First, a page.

If you are looking to see what percentage of users have browsers that fully support a set of features, then you can select a range of browser features that you would like to use in your website or web application project. The I Want To Use visualization will display the ratio of the web that can use your chosen features split by desktop and mobile, and then the browser share by the ratio of the entire web that can use your selected features aggregated by browser. The data here is also supplied by the Can I Use website. The example in Figure C displays the overall percentage of users that can use the CSS3 multicolumn layout feature with overall desktop support at 56.84% and overall mobile support at 13.16%. The Chrome browser has the most support with 32.2% of total support.
The Mobile I Want To Use provides you with the ratio of the entire web that can use your selected features aggregated by mobile browser. The example in Figure D displays the total percentage of mobile users that can use the Content Editable Attribute (Basic Support) (67.03%) as well as the total browser share — with iOS Safari leading the pack with 7.192%.
The Evolution of the Web
The color bands in this visualization represent the interaction between web technologies and browsers, which brings to life the many powerful web apps that are in use today. Portions of the data used in this visualization are taken from the Can I Use website, in addition to Wikipedia, W3C, HTML5rocks.com, and the Mozilla Developer Network. Figure E displays the timeline of browsers and the various features as they are implemented that coincide with browser versions and updates. The top browser line that terminates toward the end of 2007 is Netscape version 9, and if you scroll to the beginning of the visualization, you can see Mosaic displayed as the first browser that was implemented in March of 1993.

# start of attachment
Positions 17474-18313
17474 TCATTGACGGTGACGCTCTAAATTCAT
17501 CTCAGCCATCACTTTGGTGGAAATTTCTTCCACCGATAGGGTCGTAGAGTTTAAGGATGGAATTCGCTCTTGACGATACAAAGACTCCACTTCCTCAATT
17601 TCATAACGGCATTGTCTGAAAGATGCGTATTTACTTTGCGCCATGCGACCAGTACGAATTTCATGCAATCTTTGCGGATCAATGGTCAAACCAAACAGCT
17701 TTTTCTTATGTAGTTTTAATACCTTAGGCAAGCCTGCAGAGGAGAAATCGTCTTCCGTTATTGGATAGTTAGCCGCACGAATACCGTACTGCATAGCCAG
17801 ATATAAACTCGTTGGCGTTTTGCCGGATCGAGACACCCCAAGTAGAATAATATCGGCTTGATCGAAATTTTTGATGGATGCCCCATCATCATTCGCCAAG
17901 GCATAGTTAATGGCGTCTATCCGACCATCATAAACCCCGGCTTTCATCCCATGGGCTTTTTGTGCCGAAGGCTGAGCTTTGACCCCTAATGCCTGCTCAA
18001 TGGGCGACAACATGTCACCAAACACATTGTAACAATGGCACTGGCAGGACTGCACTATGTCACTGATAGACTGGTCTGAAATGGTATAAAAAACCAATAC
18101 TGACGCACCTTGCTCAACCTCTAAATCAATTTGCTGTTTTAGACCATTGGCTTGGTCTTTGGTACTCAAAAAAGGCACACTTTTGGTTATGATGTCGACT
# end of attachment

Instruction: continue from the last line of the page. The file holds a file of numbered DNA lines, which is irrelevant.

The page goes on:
HTML5 and CSS3 readiness
The HTML5 & CSS3 Readiness visualization created by Paul Irish and Divya Manian is intended to show how much support exists in the browsers for each feature in HTML5 and CSS3. Each browser is represented with a tile on the bar and gets an equal width of space within the bar, therefore, if a bar is full, that means that the feature selected has universal support among all the 8 browsers which are compared with the readiness visualization application. Data has been added to include 2008 through 2013. For example, Figure F shows the 3D Transforms feature has a level of support which is limited to Chrome, Safari, Firefox and IE10.
Mash Up visualization
One other visualization created from the Can I Use data was developed by Raymond Camden using his mash ups with two demos. The first demonstration uses gradients to represent selected features across six browsers. His second demonstration uses the worst-case scenario, which shows red if any one of the features is not supported in the particular browser (Figure G) with the CSS3 Animation feature selected.
This handful of visualizations are just a start, and it will be interesting to see how many more visualizations can be created from the Can I Use data. Each one provides a new way of looking at how HTML5, CSS3 and other features are being utilized and accepted by various desktop and mobile browsers.